Selvais PL, Labuche C, Nguyen XN, Ketelslegers JM, Denef JF, Maiter DM:Cyclic feeding behaviour and changes in hypothalamic galanin and neuropeptide Y gene expression induced by zinc deficiency in the rat. Journal of Neuroendocrinology 9:55-62, 1997

Setchell KD, Gosselin SJ, Welsh MB, Johnston JO, Balistreri WF, Kramer LW, Dresser BL, Tarr MJ: Dietary estrogens - a probable cause of infertility and liver disease in captive cheetahs. Gastroenterology 93:225-233, 1987

Sherry B: Food behaviors and other strategies to prevent and treat pediatric obesity. International Journal of Obesity 29: S116-S126, 2005

Specter SE, Hamilton JS, Stern JS, Horwitz BA: Chronic protein restriction does not alter energetic efficiency or brown adipose tissue thermogenic capacity in genetically obese (fa/fa) Zucker rats. Journal of Nutrition 125:2183-2193, 1995

Stender S, Dyerberg J: Influence of trans fatty acids on health. Annals of Nutrition & Metabolism 48:61-66, 2004

Westerterp-Plantenga MS, Lejeune MP, Nijs I, van Ooijen M, Kovacs EM: High protein intake sustains weight maintenance after body weight loss in humans. International Journal of Obesity and Related Metabolic Disorders 28:57-64, 2004

White HL, Freeman LM, Mahony O, Graham PA, Hao Q, Court MH: Effect of dietary soy on serum thyroid hormone concentrations in healthy adult cats. American Journal of Veterinary Research 65:586-591, 2004

Key references about breakfast

Bellisle F, Rolland-Cachera MF, Deheeger M, Guilloud-Bataille M: Obesity and food intake in children: evidence for a role of metabolic and/or behavioral daily rhythms. Appetite 11:111-118, 1988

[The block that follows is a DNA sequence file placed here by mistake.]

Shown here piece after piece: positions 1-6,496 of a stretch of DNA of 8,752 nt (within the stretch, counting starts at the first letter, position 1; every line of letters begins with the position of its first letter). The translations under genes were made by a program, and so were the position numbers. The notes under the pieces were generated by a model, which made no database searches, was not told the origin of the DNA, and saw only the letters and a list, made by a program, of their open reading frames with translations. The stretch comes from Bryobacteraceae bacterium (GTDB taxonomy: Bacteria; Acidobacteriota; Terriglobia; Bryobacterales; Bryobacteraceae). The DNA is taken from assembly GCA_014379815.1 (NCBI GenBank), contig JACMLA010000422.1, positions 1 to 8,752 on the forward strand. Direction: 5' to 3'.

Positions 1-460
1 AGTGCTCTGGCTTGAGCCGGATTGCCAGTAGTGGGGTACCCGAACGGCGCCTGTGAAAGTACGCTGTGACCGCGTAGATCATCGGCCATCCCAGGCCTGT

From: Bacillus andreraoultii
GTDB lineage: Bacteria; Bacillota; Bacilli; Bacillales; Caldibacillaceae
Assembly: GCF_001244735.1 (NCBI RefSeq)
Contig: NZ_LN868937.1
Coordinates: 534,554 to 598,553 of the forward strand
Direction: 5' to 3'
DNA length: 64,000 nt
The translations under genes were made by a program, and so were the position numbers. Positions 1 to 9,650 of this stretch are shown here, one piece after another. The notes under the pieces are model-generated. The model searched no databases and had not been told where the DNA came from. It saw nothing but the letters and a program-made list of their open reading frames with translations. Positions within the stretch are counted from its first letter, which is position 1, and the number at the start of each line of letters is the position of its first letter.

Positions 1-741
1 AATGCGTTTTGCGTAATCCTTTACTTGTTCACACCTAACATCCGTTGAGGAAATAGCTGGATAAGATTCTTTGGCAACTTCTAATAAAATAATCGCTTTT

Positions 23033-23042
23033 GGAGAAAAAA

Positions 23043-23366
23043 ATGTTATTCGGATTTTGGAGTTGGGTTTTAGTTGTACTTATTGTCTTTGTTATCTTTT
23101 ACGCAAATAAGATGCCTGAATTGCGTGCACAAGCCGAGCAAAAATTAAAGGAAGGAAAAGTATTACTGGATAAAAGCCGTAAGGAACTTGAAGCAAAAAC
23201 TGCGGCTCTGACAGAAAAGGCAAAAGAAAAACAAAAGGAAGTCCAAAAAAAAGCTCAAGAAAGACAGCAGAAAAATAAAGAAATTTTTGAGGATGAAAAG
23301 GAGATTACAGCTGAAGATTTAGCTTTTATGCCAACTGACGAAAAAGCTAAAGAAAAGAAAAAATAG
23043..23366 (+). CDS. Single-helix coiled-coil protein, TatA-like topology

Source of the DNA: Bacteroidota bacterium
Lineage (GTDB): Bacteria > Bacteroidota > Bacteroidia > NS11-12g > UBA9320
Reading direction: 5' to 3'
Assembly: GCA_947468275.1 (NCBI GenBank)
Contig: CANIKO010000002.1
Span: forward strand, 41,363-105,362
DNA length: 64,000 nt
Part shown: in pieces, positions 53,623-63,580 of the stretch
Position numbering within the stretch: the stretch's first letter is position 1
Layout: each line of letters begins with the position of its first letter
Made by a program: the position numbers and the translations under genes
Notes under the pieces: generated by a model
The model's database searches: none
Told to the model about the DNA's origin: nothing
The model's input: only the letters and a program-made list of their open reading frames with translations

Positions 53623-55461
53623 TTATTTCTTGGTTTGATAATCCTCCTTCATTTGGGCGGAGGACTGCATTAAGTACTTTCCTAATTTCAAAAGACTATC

Hirsh E, Halberg F, Goetz FC, Cressey D, Wendt H, Sothern R, Haus E, Stoney P, Minors D, Rosen G, Hill B, Hilleren M, Garrett K: Body weight change during 1 week on a single daily 2000-calorie meal consumed as breakfast (B) or dinner (D). Chronobiologia 2 (supplement 1):31-32, 1975

Jacobs H, Thompson M, Halberg E, Halberg F, Fraeber C, Levine H, Haus E: Relative body weight loss on llimited free-choice meal consumed as breakfast rather than as dinner. Chronobiologia 2 (supplement 1):33, 1975

Keim NL, Van Loan MD, Horn WF, Barbieri TF, Mayclin PL:Weight loss is greater with consumption of large morning meals and fat-free mass is preserved with large evening meals in women on a controlled weight reduction regimen. Journal of Nutrition 127:75-82, 1997

Lluch A, Hubert P, King NA, Blundell JE: Selective effects of acute exercise and breakfast interventions on mood and motivation to eat. Physiology and Behaviour 68:515-520, 2000

Ma Y, Bertone ER, Stanek EJ, 3rd, Reed GW, Hebert JR, Cohen NL, Merriam PA, Ockene IS: Association between eating patterns and obesity in a free-living US adult population. American Journal of Epidemiology 158:85-92, 2003

Ortega RM, Redondo MR, Lopez-Sobaler AM, Quintas ME, Zamora MJ, Andres P, Encinas-Sotillos A: Associations between obesity, breakfast-time food habits and intake of energy and nutrients in a group of elderly Madrid residents. Journal of the American College of Nutrition 15:65-72, 1996